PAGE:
Tuesday, January 24, 2006

Three More Observations Towards A 2005 Top Ten Films List

by Tom Bozzo

Between Netflix and an actual trip to the movies last night, I've recently seen the following 2005 releases.

1. The New World. I should probably consider Terence Malick's Pocahontas film part of the '06 viewing proper, mainly because it was only shown on 3 screens in '05 — obviously, none in Madison. I saw this with Colleagues A and B whose '05 lists were posted last week, and I must admit that I hadn't been paying too much attention to the reviews or other promotional material, as I was expecting Colin Firth instead of Colin Farrell. Oh well.

Neither of the colleagues particularly cared for Malick's previous film, The Thin Red Line, which I liked (none of us has seen TRL since the theatrical screening). Malick's visual style, spending lots of time with nature relative to the actual action of the picture, is barely on the right side of pretentious wanking, but since I am (as the saying goes) a pretentious wanker, that didn't bother me so much. The colleagues thought the languorous pace and philosophical voiceovers worked better here than in TRL, where it all seemed incongrous or inauthentic to the Guadalcanal battle experience.

I was moved to read up a bit on the relevant history late last night, which imparted a negative reaction after the fact: Malick seems to have taken some not insubstantial liberties with the available historical evidence, when the fictionalized relationship between Smith and Pocahontas is not obviously as interesting as either an interpolated "truth" or (as the Post's Stephen Hunter notes) a scabrous portrayal such as that in John Barth's The Sot-Weed Factor. Bottom line: We (i.e., Anglo America) suck, but we're persistent. What else is new? I doubt it'll stay in the top ten of either '05 or '06, once I'm caught up with my viewing, but it was worth seeing. Did I mention admission was $3?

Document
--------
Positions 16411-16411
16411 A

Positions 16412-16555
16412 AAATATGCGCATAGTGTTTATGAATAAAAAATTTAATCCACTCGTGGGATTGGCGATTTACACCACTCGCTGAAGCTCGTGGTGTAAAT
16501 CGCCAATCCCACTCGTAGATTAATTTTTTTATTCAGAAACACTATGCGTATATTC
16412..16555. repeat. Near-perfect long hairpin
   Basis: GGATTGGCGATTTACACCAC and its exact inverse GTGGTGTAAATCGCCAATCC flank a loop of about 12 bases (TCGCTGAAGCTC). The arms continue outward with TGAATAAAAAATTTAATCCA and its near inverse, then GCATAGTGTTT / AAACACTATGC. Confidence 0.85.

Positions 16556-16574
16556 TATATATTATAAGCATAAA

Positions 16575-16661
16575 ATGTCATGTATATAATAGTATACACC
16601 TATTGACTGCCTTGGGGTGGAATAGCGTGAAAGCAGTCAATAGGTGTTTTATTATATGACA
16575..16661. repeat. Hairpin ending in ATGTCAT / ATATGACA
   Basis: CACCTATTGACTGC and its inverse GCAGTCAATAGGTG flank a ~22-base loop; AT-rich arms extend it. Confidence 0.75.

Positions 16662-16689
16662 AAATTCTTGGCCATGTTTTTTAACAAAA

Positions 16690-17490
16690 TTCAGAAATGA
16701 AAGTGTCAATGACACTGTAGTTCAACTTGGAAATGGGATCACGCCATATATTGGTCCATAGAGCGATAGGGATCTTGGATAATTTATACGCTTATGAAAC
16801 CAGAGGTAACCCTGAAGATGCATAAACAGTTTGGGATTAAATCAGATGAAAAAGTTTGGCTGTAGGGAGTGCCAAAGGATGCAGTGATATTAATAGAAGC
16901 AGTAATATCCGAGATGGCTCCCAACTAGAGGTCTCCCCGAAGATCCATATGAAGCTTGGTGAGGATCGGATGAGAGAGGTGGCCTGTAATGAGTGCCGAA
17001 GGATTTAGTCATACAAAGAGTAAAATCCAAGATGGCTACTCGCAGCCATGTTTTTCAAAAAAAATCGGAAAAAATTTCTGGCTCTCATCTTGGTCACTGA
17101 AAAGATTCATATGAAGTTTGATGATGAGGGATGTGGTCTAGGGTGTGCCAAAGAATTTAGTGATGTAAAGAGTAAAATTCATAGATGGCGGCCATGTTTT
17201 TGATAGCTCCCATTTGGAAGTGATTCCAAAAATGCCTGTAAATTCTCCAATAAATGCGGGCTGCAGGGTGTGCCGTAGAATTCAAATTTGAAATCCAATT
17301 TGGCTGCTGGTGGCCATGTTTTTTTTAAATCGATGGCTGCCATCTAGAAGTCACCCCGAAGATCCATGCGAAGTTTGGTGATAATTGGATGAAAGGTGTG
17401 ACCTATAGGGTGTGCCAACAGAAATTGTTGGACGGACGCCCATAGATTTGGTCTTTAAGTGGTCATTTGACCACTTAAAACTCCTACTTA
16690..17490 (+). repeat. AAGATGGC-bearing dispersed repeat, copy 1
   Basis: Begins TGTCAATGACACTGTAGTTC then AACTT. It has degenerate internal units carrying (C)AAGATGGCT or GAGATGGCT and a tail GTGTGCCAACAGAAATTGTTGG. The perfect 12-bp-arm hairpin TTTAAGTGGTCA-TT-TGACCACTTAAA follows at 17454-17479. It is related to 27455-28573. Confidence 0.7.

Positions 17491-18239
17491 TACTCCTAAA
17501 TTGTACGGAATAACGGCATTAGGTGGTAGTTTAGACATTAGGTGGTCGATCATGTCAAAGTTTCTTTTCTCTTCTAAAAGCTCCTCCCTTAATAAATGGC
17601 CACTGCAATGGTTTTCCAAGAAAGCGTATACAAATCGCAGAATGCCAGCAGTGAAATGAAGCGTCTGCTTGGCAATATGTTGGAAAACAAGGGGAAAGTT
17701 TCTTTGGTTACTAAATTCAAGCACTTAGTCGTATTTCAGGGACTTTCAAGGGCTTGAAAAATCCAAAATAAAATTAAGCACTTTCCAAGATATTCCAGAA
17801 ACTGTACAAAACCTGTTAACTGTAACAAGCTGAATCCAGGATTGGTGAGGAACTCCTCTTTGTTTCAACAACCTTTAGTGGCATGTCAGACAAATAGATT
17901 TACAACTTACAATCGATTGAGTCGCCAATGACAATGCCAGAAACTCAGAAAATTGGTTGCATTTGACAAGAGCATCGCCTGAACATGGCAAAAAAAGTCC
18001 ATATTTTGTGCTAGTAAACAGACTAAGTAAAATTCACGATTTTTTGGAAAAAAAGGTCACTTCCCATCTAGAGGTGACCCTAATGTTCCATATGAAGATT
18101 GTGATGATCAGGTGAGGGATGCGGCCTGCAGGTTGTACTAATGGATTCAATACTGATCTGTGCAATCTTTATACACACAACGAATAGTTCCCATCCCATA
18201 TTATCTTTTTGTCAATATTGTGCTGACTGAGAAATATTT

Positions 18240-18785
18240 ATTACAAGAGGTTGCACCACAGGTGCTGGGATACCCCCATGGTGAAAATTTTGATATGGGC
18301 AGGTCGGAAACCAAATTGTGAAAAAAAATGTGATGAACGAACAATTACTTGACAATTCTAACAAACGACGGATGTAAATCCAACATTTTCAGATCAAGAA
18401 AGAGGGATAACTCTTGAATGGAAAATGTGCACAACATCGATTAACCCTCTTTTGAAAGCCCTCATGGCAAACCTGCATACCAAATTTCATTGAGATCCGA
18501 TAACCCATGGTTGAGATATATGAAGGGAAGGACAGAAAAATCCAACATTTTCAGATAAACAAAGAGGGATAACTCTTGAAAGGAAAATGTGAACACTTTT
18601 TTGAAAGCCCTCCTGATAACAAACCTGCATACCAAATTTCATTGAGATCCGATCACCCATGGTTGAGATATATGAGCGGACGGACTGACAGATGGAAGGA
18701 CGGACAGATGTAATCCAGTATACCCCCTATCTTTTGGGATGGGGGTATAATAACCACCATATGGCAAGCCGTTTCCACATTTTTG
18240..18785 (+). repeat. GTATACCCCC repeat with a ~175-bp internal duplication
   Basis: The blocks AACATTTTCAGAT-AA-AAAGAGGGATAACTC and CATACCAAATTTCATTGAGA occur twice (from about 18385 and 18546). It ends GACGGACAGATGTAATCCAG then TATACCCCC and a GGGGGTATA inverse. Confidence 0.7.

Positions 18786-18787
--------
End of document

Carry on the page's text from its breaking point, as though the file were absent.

2. Broken Flowers. Call it the fourth film in a so-far tetralogy in Bill Murray's career of playing middle-aged men who are "morbidly depressed," as Oscar Madison put it in a largely negative blog review. Now, I loved Rushmore and Lost in Translation and was mostly annoyed by The Life Aquatic with Steve Zissou. Here, I thought Jim Jarmusch's portrayal of the anticipatory boredom punctuated with brief terror involved in meeting up with an ex after many years mostly rang true — at least, that's what I remember from the last time I did anything remotely similar, back in the mid-90s. (In contrast, Malick's lyricism in TRL rang distinctly false against my Marine medic grandfather's descriptions of the sights and sounds of narrowly avoiding being blown to bits at Iwo Jima.) Jarmusch could have made what a viewer might presume to have been a livelier past for the Don Johnston character leap to the screen a bit more. At least it made for some discussion with Suzanne as to how much subtext there really was in the film.

3. Charlie and the Chocolate Factory. This was actually the first Tim Burton feature I'd seen all the way through since Ed Wood (1994); I'd caught bits of Mars Attacks! on hotel cable sometime in my business travel career, and thought Burton had dropped the ball on an otherwise amusing convept (since resurrected, after a fashion, in the videogame Destroy All Humans!). Burton's production design tics in conjunction with twenty-first century digital effects are well-suited to the material, even if I prefer Gene Wilder's Willy Wonka to Johnny Depp's freakish portrayal. In the end, I just didn't care so much whether or not the Bad Kids got theirs, or whether Charlie got his, for that matter. Then again, I could say the same thing about that kid at wizard school — especially as it becomes obvious that some currently well-compensated child actors should be sure to engage talented financial planners for the long haul — and Tim Burton does have something resembling a coherent visual style. Maybe slots between Revenge of the Sith and Revenge of the Sith ex-all the Anakin and Padmé crap.
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